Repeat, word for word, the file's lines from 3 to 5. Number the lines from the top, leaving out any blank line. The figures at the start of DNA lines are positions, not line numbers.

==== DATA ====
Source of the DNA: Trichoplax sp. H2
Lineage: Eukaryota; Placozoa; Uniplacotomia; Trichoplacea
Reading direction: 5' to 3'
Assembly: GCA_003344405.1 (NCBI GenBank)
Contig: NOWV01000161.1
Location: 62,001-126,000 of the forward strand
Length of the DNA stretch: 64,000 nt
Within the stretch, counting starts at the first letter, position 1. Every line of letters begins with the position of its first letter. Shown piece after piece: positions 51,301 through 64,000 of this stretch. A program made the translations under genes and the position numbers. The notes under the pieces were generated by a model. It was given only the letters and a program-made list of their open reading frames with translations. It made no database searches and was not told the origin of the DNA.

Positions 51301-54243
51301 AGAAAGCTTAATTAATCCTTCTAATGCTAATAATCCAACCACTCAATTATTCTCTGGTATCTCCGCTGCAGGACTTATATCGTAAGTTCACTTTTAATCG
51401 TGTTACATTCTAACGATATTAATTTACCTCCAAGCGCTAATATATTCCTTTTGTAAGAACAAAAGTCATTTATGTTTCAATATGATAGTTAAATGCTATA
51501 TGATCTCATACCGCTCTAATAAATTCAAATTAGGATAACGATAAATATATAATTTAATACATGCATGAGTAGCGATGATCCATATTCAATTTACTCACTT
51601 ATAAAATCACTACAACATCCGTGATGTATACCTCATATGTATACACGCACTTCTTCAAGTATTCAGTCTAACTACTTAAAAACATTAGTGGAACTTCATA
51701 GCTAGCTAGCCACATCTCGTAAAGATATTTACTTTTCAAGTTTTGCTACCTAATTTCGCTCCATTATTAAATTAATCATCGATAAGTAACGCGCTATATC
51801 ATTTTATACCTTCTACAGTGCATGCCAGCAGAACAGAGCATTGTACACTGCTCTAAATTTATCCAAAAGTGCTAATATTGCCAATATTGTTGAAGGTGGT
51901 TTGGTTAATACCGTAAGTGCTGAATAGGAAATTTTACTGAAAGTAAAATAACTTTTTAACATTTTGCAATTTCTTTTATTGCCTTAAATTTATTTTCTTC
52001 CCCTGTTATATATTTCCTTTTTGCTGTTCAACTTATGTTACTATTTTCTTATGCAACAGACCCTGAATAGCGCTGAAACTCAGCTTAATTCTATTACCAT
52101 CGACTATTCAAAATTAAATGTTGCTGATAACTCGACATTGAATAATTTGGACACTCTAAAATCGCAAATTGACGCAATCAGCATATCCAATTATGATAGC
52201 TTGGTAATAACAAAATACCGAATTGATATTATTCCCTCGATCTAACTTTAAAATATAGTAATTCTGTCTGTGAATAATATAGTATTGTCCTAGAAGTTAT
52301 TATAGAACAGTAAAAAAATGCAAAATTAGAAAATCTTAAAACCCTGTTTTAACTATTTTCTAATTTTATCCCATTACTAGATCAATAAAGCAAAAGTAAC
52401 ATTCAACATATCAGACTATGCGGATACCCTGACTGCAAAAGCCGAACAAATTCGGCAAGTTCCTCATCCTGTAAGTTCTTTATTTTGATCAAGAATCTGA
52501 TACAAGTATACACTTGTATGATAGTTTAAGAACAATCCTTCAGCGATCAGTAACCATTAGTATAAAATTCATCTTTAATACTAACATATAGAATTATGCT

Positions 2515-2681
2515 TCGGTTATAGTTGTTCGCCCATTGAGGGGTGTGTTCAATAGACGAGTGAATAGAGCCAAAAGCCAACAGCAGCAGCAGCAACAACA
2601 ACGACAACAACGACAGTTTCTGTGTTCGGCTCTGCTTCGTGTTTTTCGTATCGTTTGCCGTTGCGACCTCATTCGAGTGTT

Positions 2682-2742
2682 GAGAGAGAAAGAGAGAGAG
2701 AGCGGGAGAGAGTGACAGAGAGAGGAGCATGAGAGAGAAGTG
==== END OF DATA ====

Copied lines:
Reading direction: 5' to 3'
Assembly: GCA_003344405.1 (NCBI GenBank)
Contig: NOWV01000161.1